CAMAS — When Gov. Jay Inslee’s visit to Odyssey Middle School was delayed about an hour, school officials asked how many students wanted to stay past dismissal time for the visit, and nearly 60 of the 115 students in attendance on Wednesday opted to stay late.
It’s that sort of enthusiasm that has the first-year project-based middle school ready to double in enrollment next year, and part of the reason Inslee visited the school on his statewide education tour to support school funding.
“They have fully excited students, because they have a connection between the lesson plan and something they’re working on,” Inslee said. “I’m a total believer in project-based learning. If you give a student a project, they then own it. It’s theirs. They have a connection to it, a motivation to see it through. It’s much more successful than giving them a piece and paper and saying, ‘Go solve a story problem.'”
Project-based learning allows students to collaborate on complex questions, problems and challenges over an extended period of time. The projects cover multiple subject areas and typically address real-world issues. The students are separated by grade, and throughout the day, work in a traditional class setting in different-sized groups. Sometimes, all students in a given grade learn together; other times, the grade is split in half, with each side learning different subjects. The students also split up in smaller groups to work on projects most afternoons
The Camas School District opened Odyssey Middle School, 5780 N.W. Pacific Rim Blvd., Camas, this year with 112 sixth- and seventh-graders. The school will add eighth-graders in the fall, and increase enrollment to about 224 students, Principal Aaron Smith said. A project-based learning high school, Discovery High School, will be built next to the middle school and open in time for the 2018-2019 school year.
“The most noticeable difference is the level of engagement,” Smith said. “There’s more student engagement than I’ve seen in my 20 years in education.”
Smith said it was exciting to highlight the work of his staff and students for Inslee.
“It took a big leap of faith from students, families and teachers to start something from scratch,” he said. “We’ve created something magical. Our kids are happy and engaged. That’s not by accident.”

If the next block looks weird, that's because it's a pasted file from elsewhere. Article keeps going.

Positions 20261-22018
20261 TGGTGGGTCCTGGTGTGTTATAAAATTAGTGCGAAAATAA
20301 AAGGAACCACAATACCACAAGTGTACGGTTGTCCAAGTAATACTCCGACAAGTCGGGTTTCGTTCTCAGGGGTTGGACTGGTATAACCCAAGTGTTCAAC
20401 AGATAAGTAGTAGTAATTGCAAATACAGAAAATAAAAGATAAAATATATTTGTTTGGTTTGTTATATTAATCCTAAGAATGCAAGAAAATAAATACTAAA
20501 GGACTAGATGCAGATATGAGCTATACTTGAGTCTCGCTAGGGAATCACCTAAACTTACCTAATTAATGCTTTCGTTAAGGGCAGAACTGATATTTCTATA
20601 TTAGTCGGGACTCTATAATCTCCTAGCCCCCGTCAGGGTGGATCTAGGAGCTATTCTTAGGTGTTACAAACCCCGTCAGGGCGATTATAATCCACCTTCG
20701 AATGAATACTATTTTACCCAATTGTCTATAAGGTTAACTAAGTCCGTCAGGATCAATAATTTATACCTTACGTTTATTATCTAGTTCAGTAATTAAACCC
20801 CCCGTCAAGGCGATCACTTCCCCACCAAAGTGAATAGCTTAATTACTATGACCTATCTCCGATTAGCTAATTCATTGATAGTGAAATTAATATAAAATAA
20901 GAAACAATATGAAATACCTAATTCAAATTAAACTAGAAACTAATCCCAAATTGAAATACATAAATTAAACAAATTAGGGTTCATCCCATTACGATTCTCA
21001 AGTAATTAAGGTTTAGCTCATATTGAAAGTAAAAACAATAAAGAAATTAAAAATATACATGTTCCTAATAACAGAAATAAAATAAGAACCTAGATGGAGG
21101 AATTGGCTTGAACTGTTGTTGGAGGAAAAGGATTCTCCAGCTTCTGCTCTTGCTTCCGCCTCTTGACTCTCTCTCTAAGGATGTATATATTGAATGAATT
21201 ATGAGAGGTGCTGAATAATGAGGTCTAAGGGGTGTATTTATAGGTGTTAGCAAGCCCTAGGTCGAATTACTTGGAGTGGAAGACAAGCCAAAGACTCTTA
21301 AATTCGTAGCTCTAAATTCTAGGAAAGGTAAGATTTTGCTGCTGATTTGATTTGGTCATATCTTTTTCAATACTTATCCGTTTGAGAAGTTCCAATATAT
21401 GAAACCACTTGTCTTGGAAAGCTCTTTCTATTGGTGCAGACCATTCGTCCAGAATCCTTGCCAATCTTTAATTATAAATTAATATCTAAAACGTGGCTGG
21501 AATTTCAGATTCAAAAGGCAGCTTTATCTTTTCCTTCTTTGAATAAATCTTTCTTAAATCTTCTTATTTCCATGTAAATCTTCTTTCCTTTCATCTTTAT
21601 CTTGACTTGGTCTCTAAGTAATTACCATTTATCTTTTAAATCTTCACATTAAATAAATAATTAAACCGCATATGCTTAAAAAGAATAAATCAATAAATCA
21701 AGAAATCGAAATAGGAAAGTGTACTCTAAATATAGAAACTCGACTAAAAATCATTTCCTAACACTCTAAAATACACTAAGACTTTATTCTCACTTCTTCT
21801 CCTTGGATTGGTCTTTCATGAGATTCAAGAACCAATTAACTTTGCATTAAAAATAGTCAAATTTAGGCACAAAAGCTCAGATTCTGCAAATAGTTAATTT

While Inslee walked around Odyssey talking to students on Wednesday, they talked about their school work, from putting together animal costumes to using recycled tires to build chairs.
“They’re learning teamwork, they’re learning consensus building, they’re learning apologies, they’re learning how to build a team,” he said. “It’s everything you need throughout life. Whether you’re in a business or a church, whereever you are, you have to know how to operate in a team.”
State budget update
While in Camas, Inslee also met with school and district staffers, as well as parents who have kids at Odyssey, to talk about the state budget. State legislators will likely have to enter a third overtime session to reach a deal on an education funding plan and the budget. State legislators have until midnight June 30 to sign an operating budget before facing a partial government shutdown.
Inslee told the group that the two sides are still “way, way apart” and he is “quite concerned” that it’s this late in the year and the two sides still don’t have an agreement.
The group also had a chance to tell Inslee what educational tools and services they think are important, including professional development, teacher mentors and career connected learning services.
“We’ve told kids it’s a failure if they don’t get a four-year degree,” Inslee said. “That’s wrong.”
Inslee talked about bringing more career services into high schools and having students look at technical schools.
“We lose kids when they don’t see the relevance in what we’re teaching,” he said.
Camas Superintendent Jeff Snell said he thinks part of why Odyssey has been so successful in its first year is because teachers are bringing authentic world problems to the classroom.
“We really believe strongly in partnerships between business, our communities and schools,” Snell said. “It’s one of the cornerstones of our campus.”